The Late Movies: Collegiate A Cappella

College students have been forming a cappella groups since at least the late 1800s, with the Rensselyrics of Rensselaer Polytechnic Institute being the oldest known group. (They started out as the RPI Glee Club in 1873.) Women's collegiate groups, though, weren't formed until 1936. (Smith College's Smiffenpoofs were the first.)

Today, college a cappella groups are increasingly popular—Northwestern University has at least 15—and usually known for their fun renditions of classics and current hits. The videos below are just a small sampling of the many collegiate a cappella groups across the country—and the world.

The Rensselyrics

Formed in 1873, RPI's Rensselyrics is the oldest known college a cappella group. Here they're performing Feist's "1234."

The Whiffenpoofs

Yale's Whiffenpoofs is the longest continuously performing college a cappella group. Cole Porter was a member in 1913. Here they're performing "Haven't Met You Yet" by Michael Bublé.

The Smiffenpoofs

The Smiffenpoofs formed in 1936 at Smith College after some Smith students were inspired by a Whiffenpoofs performance; they chose a similar name in honor of Yale's group. Here they perform The Beatles' "Because."

The V8s

Mount Holyoke College's Victory Eights, or V8s, founded in 1942, is the longest continuously performing all-female college a cappella group. Here they perform "Come On Eileen," the Dexys Midnight Runners hit.

The Beelzebubs

Tufts University's oldest a cappella group is The Beelzebubs, an all-male group that formed in 1962. Here they perform Styx's "Come Sail Away."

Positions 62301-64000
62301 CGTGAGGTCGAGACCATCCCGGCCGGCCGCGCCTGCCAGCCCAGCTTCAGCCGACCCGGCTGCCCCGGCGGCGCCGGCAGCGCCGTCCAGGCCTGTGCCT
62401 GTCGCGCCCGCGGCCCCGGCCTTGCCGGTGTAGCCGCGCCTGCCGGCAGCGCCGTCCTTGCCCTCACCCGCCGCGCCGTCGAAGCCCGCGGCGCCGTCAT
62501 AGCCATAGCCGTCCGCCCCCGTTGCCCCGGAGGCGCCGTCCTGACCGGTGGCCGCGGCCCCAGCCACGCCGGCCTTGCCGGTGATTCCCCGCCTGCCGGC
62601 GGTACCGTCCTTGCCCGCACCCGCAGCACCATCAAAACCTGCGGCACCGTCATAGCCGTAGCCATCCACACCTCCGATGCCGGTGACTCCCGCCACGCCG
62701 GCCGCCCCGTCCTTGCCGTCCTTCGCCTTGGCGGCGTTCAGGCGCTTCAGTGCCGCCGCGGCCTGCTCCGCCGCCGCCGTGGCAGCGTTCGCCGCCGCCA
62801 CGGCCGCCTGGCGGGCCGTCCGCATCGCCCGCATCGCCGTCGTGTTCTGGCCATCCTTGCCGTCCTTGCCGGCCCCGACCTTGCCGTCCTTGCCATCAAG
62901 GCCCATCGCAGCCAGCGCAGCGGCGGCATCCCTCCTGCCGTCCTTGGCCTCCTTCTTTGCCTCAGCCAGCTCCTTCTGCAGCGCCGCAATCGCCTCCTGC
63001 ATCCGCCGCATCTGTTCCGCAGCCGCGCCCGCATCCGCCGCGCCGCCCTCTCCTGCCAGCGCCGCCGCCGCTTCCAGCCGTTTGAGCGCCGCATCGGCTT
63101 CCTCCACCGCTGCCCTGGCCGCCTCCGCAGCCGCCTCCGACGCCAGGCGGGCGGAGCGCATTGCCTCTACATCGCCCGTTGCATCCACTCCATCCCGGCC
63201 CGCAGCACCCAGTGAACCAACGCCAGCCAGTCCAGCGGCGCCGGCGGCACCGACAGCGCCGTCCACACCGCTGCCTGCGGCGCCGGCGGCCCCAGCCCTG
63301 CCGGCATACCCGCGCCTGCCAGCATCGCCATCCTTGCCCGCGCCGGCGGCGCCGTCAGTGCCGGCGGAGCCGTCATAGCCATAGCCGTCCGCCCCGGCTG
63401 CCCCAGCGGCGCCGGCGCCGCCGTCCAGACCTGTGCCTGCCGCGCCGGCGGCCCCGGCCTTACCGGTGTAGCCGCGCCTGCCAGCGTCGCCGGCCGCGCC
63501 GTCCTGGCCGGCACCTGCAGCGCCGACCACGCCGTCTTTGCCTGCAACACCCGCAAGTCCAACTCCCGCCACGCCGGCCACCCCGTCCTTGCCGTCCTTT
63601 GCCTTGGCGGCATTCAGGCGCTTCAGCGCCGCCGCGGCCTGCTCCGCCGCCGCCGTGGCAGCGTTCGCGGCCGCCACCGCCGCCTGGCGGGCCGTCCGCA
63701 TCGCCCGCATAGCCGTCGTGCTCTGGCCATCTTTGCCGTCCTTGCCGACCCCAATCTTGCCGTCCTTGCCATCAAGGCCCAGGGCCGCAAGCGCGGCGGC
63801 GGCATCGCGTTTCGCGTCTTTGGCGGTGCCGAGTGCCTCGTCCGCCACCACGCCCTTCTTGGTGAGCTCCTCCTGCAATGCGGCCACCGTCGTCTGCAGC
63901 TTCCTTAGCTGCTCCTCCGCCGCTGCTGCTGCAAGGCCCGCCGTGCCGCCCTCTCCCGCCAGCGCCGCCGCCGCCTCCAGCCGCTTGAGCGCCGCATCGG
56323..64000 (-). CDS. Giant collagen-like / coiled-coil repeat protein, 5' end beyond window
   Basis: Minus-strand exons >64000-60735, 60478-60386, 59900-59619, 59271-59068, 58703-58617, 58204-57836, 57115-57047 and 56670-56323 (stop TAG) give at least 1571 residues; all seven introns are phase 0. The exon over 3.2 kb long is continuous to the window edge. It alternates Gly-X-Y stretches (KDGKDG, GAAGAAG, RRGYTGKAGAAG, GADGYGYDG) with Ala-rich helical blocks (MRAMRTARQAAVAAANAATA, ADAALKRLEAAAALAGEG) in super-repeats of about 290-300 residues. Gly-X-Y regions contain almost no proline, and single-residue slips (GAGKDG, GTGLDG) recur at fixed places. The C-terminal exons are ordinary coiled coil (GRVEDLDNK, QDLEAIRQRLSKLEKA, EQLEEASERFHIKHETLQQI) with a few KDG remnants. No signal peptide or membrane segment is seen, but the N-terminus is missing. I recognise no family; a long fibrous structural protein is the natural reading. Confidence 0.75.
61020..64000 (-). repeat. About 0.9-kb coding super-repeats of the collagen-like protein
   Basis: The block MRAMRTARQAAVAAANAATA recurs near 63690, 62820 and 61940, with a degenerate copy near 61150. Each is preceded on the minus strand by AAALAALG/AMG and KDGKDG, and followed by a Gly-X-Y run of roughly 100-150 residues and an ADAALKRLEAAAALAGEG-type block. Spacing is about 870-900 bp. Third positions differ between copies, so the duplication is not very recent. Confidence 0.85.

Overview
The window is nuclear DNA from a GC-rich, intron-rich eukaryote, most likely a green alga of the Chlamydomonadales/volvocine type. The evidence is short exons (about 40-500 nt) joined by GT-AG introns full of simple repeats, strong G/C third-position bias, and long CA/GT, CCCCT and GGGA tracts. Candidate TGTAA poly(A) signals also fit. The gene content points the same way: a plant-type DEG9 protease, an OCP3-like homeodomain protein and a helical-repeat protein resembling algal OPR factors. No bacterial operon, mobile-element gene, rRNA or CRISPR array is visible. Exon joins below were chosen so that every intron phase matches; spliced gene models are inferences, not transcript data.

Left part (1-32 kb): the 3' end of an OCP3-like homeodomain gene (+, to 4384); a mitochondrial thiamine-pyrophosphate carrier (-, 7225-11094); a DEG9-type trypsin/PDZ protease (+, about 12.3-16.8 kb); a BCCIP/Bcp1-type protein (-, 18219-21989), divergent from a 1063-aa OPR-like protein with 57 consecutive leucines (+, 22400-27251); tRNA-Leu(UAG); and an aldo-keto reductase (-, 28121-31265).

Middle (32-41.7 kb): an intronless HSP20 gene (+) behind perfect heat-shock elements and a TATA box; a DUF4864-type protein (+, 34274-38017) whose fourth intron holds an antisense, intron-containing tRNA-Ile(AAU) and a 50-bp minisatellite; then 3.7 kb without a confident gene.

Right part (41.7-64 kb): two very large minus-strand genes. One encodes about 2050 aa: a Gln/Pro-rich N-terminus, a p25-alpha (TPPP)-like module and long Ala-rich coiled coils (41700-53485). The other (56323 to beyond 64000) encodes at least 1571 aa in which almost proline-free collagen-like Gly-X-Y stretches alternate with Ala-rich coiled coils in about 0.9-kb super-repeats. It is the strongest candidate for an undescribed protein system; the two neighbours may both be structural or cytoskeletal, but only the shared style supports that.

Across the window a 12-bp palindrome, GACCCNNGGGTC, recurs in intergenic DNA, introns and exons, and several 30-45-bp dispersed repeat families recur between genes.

The Amalgamates

The Amalgamates is the oldest co-ed a cappella group at Tufts University; they've released 11 albums since their formation in 1984. Here they perform Lady Gaga's "Bad Romance."

Straight No Chaser

Straight No Chaser formed as a student a cappella group at Indiana University in 1996. After a recording of one of their 1998 performances went viral in 2006, the original members landed a record deal. Today, the original members perform and record as Straight No Chaser, while the university's a cappella group performs and records as Indiana Unviersity's Straight No Chaser. Here the original members sing Solomon Linda's "The Lion Sleeps Tonight" in a 1998 school performance.


Redefined is a co-ed a cappella group at University of Wisconsin-Madison known for their "Nintendo Medley." This performance of the medley is from their 2009 spring show.

Out of the Blue

Out of the Blue is an all-male a cappella group at the University of Oxford, although membership is not limited to Oxford students. Here they perform Queen's "Fat Bottomed Girls." (Look out for the "Harry Potter" at the 00:39 mark.)

Rhythm and Jews

Rhythm and Jews is the University of Chicago's Jewish a cappella group. Here they perform "Schneinu B'Yachad," a variation of The Turtles' "So Happy Together.

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Big Questions
What's the Difference Between an Opera and a Musical?
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They both have narrative arcs set to song, so how are musicals different from operas?

For non-theater types, the word “musical” conjures up images of stylized Broadway performances—replete with high-kicks and punchy songs interspersed with dialogue—while operas are viewed as a musical's more melodramatic, highbrow cousin. That said, The New York Times chief classical music critic Anthony Tommasini argues that these loose categorizations don't get to the heart of the matter. For example, for every Kinky Boots, there’s a work like Les Misérables—a somber, sung-through show that elicits more audience tears than laughs. Meanwhile, operas can contain dancing and/or conversation, too, and they range in quality from lowbrow to highbrow to straight-up middlebrow.